Nothing is more important than the security of your patients’ private health information. In the wrong hands, such as hackers and other criminals, this data can cause incredible and permanent harm. As healthcare professionals, protecting this information is one of our most important responsibilities. Laws like the Health Insurance Portability and Accountability Act (HIPAA) of 1996 ensure that every patient record is protected to the highest standards across the entire medical field.
While we all take this duty to protect patient data seriously, there’s always room for improvement.
Here are five ways to improve HIPAA compliance at your organization:
One of the biggest challenges faced by healthcare providers is ensuring that their systems remain compliant with HIPAA over time. As business practices and software systems change and update, there is always a risk — however small — that your office may become non-compliant or vulnerable to a data breach. Protecting your organization and patients may mean hiring a HIPAA security specialist, either as a consultant or as a member of your staff.
While your current staff may be able to effectively navigate the HIPAA requirements they face today, the specifics of the job will change over time. New technologies and updated systems will all require examination by a skilled professional who is knowledgeable about HIPAA requirements. Even something as simple as a new CRM plugin could merit a HIPAA risk assessment.
Having a dedicated staffer to manage security needs, update policies, and conduct risk assessments may seem like a major expense, but the costs are miniscule when compared to the costs and fines that come as a result of a data breach. Depending on the size of your organization, you may even need a dedicated HIPAA Security Officer to ensure compliance.
Every computer system has vulnerabilities. When those systems have valuable personal data on them, hackers and other criminals have major incentives to exploit those weaknesses. It’s your organization’s job to do everything possible to protect that data against every known threat. By regularly auditing your systems using the risk-assessment tools and checklists from the Office of Civil Rights (OCR), you can greatly reduce those risks.
The primary focus of these internal audits should always be the security of Protected Health Information (PHI). Even relatively simple security practices, such as positioning monitors displays with PHI away from public view and regularly updating passwords on your CRM and other databases, can have a huge impact on the overall security of your patient data. These audits should be done quarterly, with any failures addressed immediately.
Chances are that most of your staff see HIPAA compliance training as something between an understandable responsibility and a tedious chore. We all understand the importance of HIPAA rules for protecting our patients’ privacy, but it’s also easy for staff to lose focus of those rules over time. That’s why it is essential to invest in continuing education and training, allowing your staff to remain sharp on their responsibilities.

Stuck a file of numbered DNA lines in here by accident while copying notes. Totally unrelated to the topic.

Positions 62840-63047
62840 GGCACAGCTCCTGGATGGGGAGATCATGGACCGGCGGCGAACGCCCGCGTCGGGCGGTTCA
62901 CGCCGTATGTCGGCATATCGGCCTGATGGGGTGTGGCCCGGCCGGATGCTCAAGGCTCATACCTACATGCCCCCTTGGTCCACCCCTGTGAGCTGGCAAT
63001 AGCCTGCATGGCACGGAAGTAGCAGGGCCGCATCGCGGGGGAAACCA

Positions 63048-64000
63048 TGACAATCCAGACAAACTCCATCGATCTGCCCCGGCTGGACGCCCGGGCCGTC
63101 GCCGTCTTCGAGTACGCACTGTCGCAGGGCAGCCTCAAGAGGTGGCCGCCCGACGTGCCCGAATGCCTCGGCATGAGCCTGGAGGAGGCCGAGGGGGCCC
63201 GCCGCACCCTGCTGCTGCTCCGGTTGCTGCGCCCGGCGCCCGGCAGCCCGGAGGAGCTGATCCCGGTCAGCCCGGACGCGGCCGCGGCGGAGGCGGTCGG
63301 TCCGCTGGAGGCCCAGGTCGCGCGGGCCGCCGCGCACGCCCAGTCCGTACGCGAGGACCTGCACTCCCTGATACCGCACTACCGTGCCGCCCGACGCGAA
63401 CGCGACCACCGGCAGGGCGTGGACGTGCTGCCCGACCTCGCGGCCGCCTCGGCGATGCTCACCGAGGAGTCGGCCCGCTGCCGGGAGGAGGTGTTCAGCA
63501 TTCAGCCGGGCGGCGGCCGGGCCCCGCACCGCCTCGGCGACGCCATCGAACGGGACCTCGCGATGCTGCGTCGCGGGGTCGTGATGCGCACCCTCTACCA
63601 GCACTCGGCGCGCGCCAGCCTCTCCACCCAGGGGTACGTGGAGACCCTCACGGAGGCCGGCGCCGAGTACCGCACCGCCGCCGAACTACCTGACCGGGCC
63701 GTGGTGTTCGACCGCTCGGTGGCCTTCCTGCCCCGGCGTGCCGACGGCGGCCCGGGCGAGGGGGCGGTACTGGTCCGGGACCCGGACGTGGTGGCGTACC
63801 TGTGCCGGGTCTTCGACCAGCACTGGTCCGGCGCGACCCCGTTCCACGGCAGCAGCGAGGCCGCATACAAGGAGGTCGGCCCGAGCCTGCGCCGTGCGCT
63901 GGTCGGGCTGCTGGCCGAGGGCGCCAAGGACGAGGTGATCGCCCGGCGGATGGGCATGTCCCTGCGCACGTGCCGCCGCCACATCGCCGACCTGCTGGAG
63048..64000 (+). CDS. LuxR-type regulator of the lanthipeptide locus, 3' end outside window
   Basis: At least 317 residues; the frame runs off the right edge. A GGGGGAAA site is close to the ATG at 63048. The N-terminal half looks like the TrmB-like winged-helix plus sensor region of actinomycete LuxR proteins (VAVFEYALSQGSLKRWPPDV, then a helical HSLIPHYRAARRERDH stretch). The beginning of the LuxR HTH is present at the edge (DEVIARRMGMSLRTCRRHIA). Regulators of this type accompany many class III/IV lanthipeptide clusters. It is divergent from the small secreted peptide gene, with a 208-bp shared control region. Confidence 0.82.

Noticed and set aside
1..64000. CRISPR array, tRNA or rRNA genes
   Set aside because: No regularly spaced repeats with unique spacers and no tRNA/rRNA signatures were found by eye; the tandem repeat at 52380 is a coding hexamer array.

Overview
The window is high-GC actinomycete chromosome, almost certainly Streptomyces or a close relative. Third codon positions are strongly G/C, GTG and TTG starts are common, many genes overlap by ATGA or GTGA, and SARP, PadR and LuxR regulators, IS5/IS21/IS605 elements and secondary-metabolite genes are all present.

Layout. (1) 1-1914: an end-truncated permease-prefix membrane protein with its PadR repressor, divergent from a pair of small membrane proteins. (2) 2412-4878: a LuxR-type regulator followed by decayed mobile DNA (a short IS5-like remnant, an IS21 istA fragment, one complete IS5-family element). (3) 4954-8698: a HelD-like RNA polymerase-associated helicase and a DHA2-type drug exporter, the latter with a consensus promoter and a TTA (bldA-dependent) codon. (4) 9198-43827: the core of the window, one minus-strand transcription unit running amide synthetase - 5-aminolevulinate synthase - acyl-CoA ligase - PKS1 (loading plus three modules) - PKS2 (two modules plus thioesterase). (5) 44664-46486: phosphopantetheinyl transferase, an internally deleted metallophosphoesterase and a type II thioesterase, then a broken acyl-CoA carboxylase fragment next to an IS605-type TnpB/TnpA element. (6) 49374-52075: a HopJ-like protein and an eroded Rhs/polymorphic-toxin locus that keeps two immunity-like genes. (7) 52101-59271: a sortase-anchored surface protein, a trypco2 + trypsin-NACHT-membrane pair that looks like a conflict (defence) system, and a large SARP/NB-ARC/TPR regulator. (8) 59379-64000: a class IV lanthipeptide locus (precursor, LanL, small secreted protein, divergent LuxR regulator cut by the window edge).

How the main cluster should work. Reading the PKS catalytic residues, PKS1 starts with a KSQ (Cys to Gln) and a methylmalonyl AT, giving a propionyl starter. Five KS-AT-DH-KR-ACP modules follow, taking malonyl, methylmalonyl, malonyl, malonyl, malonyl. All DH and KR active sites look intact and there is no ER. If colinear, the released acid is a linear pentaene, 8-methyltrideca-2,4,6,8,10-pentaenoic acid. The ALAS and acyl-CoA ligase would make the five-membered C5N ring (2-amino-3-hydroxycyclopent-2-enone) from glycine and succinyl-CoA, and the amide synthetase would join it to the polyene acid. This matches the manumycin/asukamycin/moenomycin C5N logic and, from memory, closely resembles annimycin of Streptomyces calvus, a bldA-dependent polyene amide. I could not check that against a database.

Your organization’s HIPAA training sessions should be an ongoing process, and it should also include any non-staffers and third-party vendors with access to sensitive patient data. It’s essential that everyone involved fully understands the policies and rules they’ll be expected to follow. These training sessions should also never be treated as a mere formality, and should be seen as an essential part of ongoing staff training.
Even the most cautious, well-prepared organizations can find themselves facing the worst-case scenario: An impermissible use or disclosure of protected patient data. While it’s essential that your organization do everything it can to avoid a data breach, it’s also important to have a plan in place well before a breach occurs. This means following the requirements established in HIPAA Breach Notification Rule (45 CFR §§ 164.400-414).
Under this rule, the individuals impacted by the breach must be contacted immediately, and informed about the specifics of the situation. If the breach is significant, impacting more than 500 people, both the office of the Secretary of Health and Human Services, and the media, must also be notified. And that’s just the start of the process, well before the damage-control stage begins. Going into this kind of situation without a clearly defined plan is a nightmare for your entire organization. By investing in the creation of a breach response plan, your team can make even this nightmare scenario a little more manageable.
Don’t let your vendors, business partners, and other third-party associates be the weakest link in your HIPAA compliance chain. Anyone with access to your patients’ protected data needs to meet the same standards as your organization. This means regular auditing and training, as well as ironclad contracts spelling out the exact security standards they need to meet before handling any HIPAA-related patient data.
Partnering with third-party vendors who focus on HIPAA compliance can go a long way to ensuring that you continue to be compliant.
Faye offers Healthcare CRM and Financial Services CRM users the technical and physical safeguards that are intended to prevent the unauthorized disclosure or use of their Protected Health Data. Learn more here.